(I had a similar experience when documenting a very famous sword in the Bayerisches Nationalmuseum in Münich. It has been published many times in books on the history of the european sword. In Laking "European Armour and Arms" it is shown with the top of its scabbard visible. Intrigued, I went to handle and document this sword, knowing it to be a rare thing for an sword still to be preserved with its original scabbard. When I asked about it, I was met by confsion: there is no scabbard with this sword! After some thinking and discussion, an old record of the items of the museum´s collections was referred to: and there it was, listed besde the sword! Probably the scabbard was separated as part of some restoration/conservation project years ago and not returned back to the exhibit. Scabbard and sword must be conservated by different processes, so it is only natural to send them to different departments and so they got separated.)

We can still have a good idea of what the scabbard of the Tritonia probably would have looked like, even if the exact information is now lost to us. Any remains of wooden slats or core material would have informed us about the construction of the core: if it was hollowed out solid wood or press shaped slats, and what type of wood was used in this particular scabbard. Details in leather work would have been lost in any case, so the reconstruction would have to be built on information from period art and other surviving specimen.
There is a a photo showing conservation work done on the Tritonia. From the picture it looks like the scabbard remains are fragmets of thin wood adhering to the blade. The point of the sword is rusted away, so it is only logical to assume the thin material of the scabbard chape disintegrated well before that.
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Joel Whitmore




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PostPosted: Tue 28 Oct, 2003 12:11 pm    Post subject: Thanks Peter         Reply with quote

It was interesting to hear about the scabbard chronicles. I was wondering what surviving scabbard from the medievel period used on the inside. Scabbard makers here have used everything from felt to sheep shearing (not bleached or processed) to line the scababrd. It has been my experience that if the lining is too thin and the wood too hard, you can get scratches on a highly polished blade. This is rare, I know, but I have seen it happen. I was wondering what surviving historical examples, and I know they are few, used. I remember reading about vleum being used, but I don't remember if it was used on the outside covering or the inside living. Very interesting topic to me Big Grin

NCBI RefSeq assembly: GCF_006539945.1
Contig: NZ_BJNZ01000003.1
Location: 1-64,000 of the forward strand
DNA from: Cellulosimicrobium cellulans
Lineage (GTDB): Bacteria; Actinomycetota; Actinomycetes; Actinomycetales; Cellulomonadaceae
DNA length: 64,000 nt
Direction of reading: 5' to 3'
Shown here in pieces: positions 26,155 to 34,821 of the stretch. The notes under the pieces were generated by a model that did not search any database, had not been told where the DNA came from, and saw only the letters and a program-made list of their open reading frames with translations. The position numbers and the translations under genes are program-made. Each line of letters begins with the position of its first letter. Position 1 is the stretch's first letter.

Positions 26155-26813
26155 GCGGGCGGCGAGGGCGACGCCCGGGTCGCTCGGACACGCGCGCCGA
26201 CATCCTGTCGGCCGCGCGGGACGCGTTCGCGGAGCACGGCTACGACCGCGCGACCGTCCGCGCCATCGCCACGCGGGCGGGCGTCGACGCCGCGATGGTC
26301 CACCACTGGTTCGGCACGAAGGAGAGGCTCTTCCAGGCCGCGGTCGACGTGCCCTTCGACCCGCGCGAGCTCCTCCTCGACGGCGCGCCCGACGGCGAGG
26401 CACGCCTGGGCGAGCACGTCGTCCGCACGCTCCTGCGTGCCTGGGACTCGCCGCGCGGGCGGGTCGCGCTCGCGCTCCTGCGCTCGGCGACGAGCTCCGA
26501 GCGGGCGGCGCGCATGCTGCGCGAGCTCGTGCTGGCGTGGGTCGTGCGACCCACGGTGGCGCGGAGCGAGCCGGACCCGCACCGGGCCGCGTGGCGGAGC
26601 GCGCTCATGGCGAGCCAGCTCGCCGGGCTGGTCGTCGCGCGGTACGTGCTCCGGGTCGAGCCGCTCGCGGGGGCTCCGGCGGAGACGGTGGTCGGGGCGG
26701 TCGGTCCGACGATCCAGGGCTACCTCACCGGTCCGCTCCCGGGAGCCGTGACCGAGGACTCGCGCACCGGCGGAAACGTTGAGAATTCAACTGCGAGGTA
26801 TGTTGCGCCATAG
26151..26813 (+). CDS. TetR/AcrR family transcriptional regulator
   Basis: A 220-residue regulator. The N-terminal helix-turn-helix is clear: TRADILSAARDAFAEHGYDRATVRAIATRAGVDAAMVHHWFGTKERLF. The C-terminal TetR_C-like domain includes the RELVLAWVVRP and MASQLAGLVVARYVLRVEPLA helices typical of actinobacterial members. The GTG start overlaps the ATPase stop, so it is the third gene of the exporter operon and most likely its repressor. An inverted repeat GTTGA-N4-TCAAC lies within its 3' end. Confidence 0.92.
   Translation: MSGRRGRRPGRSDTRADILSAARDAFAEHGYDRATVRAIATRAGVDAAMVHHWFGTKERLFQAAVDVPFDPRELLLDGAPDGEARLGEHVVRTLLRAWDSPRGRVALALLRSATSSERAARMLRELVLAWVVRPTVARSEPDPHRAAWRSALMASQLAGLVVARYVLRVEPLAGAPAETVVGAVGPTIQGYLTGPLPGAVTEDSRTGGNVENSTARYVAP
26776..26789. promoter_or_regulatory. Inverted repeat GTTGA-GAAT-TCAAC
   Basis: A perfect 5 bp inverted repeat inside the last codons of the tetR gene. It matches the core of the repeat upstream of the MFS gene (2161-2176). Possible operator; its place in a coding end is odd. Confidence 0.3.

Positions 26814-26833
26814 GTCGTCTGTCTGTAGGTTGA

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Peter Johnsson
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PostPosted: Tue 28 Oct, 2003 11:05 pm    Post subject: Re: Thanks Peter         Reply with quote

Joel Whitmore wrote:
It was interesting to hear about the scabbard chronicles. I was wondering what surviving scabbard from the medievel period used on the inside. Scabbard makers here have used everything from felt to sheep shearing (not bleached or processed) to line the scababrd. It has been my experience that if the lining is too thin and the wood too hard, you can get scratches on a highly polished blade. This is rare, I know, but I have seen it happen. I was wondering what surviving historical examples, and I know they are few, used. I remember reading about vleum being used, but I don't remember if it was used on the outside covering or the inside living. Very interesting topic to me Big Grin


Of those surviving scabbards I´ve seen dating to 16thC and earlier, none have had a lining of any sort inside the wood against the blade. The scabbard of San Maurizio in the RoyaL Armouries of Turin had bare wood as scabbard core (solid (?pine?) wood cut to shape) Other scabbards I´ve seen had veneer or even stiffend leather core, but no lining. Lining would have been used, but perhaps not always, on scabbards up to the 11th C. We hear about sheep skin lining. I`ve seen a migration era sword with impressions in the rust on one side of hairs from some animal hide. They were short, so if it was sheep it would have been sheared short. Makes sense because otherwise the scabbard would have been exeedingly bulky.
After the migration era/viking era I think lining becomes rare, but this is hard to say anything definitive about based on the fact that only few scabbrds survive.
I have heard that wool cloth was used someimes, but this is a secondary source.

Scratching of blades might be a result of some grit getting into the scabbard? The wood itself should not mar the steel.

hopes this helps